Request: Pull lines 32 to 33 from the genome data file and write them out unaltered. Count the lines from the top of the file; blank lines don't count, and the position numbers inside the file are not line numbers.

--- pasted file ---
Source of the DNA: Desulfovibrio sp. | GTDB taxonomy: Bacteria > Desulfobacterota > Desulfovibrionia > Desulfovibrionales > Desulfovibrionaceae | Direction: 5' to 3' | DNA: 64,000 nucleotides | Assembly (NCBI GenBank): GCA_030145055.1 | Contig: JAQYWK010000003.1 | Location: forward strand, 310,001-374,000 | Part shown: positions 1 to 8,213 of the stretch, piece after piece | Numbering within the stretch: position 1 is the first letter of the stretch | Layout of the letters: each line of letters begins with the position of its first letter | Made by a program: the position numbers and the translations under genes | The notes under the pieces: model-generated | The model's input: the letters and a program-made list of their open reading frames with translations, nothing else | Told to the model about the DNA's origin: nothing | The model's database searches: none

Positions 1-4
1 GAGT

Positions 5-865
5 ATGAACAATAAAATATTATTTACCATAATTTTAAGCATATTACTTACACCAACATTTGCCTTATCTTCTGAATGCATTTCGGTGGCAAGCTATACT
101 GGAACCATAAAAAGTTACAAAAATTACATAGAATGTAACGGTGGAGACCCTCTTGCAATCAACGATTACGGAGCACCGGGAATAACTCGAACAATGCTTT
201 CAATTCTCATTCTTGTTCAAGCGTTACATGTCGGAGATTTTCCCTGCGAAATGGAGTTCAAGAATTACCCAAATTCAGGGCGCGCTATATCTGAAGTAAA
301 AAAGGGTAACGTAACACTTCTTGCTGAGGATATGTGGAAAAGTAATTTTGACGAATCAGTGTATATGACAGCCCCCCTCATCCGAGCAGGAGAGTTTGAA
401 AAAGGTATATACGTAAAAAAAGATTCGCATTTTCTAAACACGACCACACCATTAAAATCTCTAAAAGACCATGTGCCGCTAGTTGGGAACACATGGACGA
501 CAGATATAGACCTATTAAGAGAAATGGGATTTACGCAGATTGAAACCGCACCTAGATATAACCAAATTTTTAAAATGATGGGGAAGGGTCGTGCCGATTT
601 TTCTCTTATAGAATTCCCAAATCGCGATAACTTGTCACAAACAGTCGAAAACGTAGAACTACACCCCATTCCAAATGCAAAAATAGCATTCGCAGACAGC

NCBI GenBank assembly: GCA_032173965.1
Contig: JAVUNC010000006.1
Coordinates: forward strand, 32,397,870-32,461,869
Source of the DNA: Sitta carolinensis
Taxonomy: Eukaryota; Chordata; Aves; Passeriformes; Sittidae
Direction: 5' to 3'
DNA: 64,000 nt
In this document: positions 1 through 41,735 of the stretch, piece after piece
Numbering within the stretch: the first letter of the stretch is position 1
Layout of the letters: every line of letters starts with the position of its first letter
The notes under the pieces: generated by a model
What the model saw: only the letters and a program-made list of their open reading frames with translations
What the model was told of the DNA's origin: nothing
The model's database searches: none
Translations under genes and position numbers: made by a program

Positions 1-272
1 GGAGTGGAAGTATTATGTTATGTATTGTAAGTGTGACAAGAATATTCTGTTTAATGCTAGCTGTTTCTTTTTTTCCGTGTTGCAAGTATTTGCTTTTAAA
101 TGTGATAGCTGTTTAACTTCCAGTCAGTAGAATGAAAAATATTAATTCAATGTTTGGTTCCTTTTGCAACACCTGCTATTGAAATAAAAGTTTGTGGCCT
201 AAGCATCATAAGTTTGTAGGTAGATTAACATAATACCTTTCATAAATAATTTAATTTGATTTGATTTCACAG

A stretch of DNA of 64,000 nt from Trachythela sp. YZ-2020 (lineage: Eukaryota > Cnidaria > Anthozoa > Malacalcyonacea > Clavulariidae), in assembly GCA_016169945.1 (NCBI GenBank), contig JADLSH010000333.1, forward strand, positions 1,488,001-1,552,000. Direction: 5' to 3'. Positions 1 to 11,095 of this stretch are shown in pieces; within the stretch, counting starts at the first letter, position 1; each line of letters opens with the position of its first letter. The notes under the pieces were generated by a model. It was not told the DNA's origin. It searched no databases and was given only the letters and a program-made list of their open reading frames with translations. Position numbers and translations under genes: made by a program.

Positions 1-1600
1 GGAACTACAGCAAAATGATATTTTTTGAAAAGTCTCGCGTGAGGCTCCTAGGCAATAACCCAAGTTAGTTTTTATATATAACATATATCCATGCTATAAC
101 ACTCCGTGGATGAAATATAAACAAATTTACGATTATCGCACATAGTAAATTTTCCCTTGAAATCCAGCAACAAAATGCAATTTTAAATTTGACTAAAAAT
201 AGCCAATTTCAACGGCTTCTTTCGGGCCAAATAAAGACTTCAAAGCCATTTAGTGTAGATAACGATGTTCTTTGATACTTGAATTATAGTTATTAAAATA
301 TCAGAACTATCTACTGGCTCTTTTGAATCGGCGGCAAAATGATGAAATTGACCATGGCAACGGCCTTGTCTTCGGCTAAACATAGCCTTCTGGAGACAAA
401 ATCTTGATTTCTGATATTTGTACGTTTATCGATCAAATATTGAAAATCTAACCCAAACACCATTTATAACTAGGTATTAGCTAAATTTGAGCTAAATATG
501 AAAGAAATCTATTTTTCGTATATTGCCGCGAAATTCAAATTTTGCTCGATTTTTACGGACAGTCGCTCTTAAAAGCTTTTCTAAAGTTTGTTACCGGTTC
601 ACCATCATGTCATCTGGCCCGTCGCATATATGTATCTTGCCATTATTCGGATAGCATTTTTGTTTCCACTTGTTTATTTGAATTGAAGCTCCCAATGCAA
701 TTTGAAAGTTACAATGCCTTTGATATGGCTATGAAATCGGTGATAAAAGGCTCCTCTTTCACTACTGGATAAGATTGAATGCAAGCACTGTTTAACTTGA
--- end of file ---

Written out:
Positions 1-1600
1 GGAACTACAGCAAAATGATATTTTTTGAAAAGTCTCGCGTGAGGCTCCTAGGCAATAACCCAAGTTAGTTTTTATATATAACATATATCCATGCTATAAC